King of Belgium

Posted in Event Coverage on March 2, 2002

By Cathy Nicoloff

Sinan BolcaSinan Bolca, of Sint-Niklaas in Belgium, was recommended to me for my first deck interview because of his excellent performance as the reigning Belgian National Champ. He played to that title with a deck of his own creation, which he built specially with cards he admits "nobody ever plays" in order to beat the dominant deck of that time -- Fires. Sinan has also attended the World Championships and the European Championships, but described his achievements in those tournaments as "average".

We chatted a bit about the tournament scene in Belgium, which is up-and-coming again after a brief decline. Belgium has a lot of inhabitants in a relatively small area, so tournaments are easily accessible but not overwhelmingly large. Sinan felt very positively about the Belgian players, who he thinks are becoming better and better all the time.

Today, Sinan is playing a black/blue deck with a splash of red. His red splash, most unfortunately, involves multiple cards with a double red casting cost.

"My main problem was creatures," he said about his deck. While he had a Beast Attack and a Rabid Elephant in green, both cards were too color intensive or mana intensive to splash. His Torment offered him no good green cards, so that took green out of the running immediately as a playable color. As for his white...

"I got every 1/1 in every possible set," he grinned while he fanned out his sideboard to show me. I'd have to concur that white was not really very playable for him. He has a Major Teroh in the sideboard, which Sinan admitted was "really good in the environment", but the double white activation cost was its downfall.

That left black and blue and red.

Sinan had relatively decent black, with a few removal spells and a couple of good creatures. Surprisingly, he chose not to play Crippling Fatigue in the main deck, citing the double black cost of the spell as the reason for his decision. Why he then chose to play Morbid Hunger despite the same problem is unclear.

His blue was great threshold blue, with a Looter and a few fast card-drawing spells to get him those critical seven cards in his graveyard. Many of his spells possess a madness cost, so that opens up a new realm of tricks with his Looter, Wererat, Aquamoeba, and Sickening Dreams.

Sinan claims that he was forced into red as a third color because his two best creatures are red and his removal spells are red. Red combines well with his other two colors because of the threshold and madness, he said, but he regrets that his splash color has so many spells that cost double red.

Unfortunately, as he said before, his deck lacks creatures. Most of his creatures are small and unable to finish the game for him. This deficit forced Sinan to play some creatures that many players consider to be less than optimal: Longhorn Firebeast and Boneshard Slasher.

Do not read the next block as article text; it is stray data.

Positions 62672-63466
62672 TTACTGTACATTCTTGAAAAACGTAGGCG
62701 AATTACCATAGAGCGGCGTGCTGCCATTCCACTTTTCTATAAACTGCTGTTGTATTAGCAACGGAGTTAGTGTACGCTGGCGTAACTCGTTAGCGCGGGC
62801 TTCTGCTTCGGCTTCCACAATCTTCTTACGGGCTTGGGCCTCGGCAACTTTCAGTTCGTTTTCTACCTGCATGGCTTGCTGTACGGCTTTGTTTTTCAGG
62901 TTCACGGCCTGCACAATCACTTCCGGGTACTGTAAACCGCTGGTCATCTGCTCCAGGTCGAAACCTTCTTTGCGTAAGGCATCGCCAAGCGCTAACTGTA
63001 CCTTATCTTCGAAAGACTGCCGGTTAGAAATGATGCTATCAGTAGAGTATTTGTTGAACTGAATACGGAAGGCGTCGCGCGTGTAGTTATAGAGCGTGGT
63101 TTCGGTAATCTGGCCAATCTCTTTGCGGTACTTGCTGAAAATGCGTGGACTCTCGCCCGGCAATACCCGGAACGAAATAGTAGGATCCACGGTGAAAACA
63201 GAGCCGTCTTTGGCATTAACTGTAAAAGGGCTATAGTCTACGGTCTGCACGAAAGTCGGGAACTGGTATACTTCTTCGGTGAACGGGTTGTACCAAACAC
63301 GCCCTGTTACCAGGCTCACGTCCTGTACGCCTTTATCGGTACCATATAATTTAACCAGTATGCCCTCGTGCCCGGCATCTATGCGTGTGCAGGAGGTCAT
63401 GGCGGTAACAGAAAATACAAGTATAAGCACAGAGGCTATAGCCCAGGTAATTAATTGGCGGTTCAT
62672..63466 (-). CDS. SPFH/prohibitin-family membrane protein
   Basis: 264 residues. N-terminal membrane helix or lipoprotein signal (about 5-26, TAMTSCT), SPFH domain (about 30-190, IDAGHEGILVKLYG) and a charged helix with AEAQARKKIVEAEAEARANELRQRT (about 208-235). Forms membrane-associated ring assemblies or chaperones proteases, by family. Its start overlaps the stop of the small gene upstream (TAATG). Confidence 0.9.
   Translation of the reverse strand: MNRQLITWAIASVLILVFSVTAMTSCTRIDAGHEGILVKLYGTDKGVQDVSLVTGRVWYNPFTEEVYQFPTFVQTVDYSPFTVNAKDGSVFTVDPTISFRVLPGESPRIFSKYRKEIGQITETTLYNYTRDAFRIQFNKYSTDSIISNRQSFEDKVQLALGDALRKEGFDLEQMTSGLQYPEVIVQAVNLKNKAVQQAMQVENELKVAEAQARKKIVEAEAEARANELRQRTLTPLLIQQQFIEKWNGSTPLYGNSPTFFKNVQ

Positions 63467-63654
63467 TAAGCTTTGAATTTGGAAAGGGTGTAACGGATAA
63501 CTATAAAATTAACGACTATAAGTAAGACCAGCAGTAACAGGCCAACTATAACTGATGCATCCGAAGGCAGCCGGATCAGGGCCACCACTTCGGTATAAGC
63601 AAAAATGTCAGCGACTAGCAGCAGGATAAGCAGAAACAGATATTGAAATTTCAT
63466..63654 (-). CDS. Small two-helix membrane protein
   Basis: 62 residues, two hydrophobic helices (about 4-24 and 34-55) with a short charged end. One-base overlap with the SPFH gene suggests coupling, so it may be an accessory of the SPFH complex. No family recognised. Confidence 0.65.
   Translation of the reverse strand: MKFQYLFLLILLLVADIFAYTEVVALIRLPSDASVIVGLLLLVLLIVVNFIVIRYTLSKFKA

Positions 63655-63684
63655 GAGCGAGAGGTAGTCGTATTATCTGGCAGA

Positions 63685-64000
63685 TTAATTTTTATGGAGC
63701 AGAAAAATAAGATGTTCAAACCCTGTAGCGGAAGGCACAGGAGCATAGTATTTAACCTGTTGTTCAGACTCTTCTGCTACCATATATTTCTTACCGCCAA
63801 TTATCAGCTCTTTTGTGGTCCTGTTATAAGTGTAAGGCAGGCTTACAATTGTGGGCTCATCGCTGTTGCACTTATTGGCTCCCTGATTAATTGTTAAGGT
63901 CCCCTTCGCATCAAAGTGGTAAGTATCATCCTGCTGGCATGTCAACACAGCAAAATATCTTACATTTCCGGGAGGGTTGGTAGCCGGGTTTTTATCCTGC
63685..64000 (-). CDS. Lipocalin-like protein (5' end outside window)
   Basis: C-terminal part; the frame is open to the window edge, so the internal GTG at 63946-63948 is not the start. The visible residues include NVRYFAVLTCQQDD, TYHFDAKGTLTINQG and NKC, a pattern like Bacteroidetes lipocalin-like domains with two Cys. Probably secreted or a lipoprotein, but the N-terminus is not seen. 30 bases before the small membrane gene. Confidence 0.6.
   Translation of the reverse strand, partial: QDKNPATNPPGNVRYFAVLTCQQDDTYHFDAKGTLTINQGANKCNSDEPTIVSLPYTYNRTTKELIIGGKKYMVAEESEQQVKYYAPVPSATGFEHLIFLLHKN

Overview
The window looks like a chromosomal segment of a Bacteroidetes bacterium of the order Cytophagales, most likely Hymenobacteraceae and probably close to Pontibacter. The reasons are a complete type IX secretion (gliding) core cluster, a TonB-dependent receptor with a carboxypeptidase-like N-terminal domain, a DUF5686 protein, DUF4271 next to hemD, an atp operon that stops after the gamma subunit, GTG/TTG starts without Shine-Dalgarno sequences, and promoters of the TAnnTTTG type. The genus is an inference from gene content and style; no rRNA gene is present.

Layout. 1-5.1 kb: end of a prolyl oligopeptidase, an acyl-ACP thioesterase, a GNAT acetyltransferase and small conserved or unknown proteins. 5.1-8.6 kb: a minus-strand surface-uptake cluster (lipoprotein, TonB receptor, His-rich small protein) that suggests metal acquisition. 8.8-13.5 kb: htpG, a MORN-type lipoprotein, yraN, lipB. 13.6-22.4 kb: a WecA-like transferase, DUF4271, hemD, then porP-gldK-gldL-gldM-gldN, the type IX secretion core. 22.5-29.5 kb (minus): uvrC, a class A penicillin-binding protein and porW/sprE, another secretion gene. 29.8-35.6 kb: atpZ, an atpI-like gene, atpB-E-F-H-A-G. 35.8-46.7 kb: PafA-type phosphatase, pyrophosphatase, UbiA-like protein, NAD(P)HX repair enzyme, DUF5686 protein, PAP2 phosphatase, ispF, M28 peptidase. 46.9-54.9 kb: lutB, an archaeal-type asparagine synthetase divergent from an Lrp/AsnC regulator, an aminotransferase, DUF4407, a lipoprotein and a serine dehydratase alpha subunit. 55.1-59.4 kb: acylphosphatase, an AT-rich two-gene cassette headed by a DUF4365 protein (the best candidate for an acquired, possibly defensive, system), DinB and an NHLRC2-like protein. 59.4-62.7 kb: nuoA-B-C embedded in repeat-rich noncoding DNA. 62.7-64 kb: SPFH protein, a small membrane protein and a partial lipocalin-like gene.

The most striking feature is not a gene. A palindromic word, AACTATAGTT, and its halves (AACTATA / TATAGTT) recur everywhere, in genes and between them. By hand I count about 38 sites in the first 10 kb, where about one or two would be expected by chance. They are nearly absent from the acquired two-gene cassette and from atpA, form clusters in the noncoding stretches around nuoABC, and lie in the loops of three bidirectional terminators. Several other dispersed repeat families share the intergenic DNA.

Longhorn Firebeast, Sinan said, "is average, but I needed more than ten creatures." He suggested that one of the ways that his deck could win was by direct damage (since he has Fiery Temper, Sickening Dreams, Pardic Arsonist, Liquid Fire, and Morbid Hunger -- that's at least fifteen points of damage right there). In that regard, the Firebeast fits right in.

His feeling about the Boneshard Slasher was that he had a choice between something that could at least have some form of evasion, or else some other small creature from his sideboard. Despite the Slasher's severe drawback of dying if it's targeted, it does possess the advantage of becoming a 3/3 flyer when Sinan has threshold. Threshold is, at the very least, not among Sinan's deck problems.

"Luckily I can go for threshold quite fast. If I can start with some strong blue openings, go quite fast to threshold and do some tricks with madness, I can eventually take control." That's the plan at least. Once control is established, he has cards like Chamber of Manipulation to keep control. His main problem, he said, will be how to kill his opponent.

"I definitely lose to red/green or red/black aggressive decks," Sinan continued. His deck lacks the fast creature drops and fatness to slow such a strategy down. His Wererat and Mindslicer will help a bit, but it's pretty touch and go.

Sinan chose not to play Reckless Charge because his red is only a splash and "I have no creatures to target with it." He opted against the Cabal Torturer for the same reason that he chose not to play the Crippling Fatigue, and the Whispering Shade is staying in the sideboard because he hasn't got enough black mana to make it worthwhile. Thermal Blast, he said, is too expensive and can only target creatures. "The rest is basically junk."

When I asked him to predict his record with his deck today, Sinan was vague. He's not entirely sure he will make it to the second day. Surely it will be a tough day for him. He predicts that he will be "going almost every time for three games" in every match, since it will be "hard to get straight wins" with his deck.

As we concluded our chat, Sinan asked to wish the Brainless Beebles club and his girlfriend Lieselotte Heirbaut good luck for today. Lieselotte is qualified for Belgian Nationals, he explained, and she is playing in the Grand Prix.

"And of course good luck to all Belgians," he added.

Sinan Bolca

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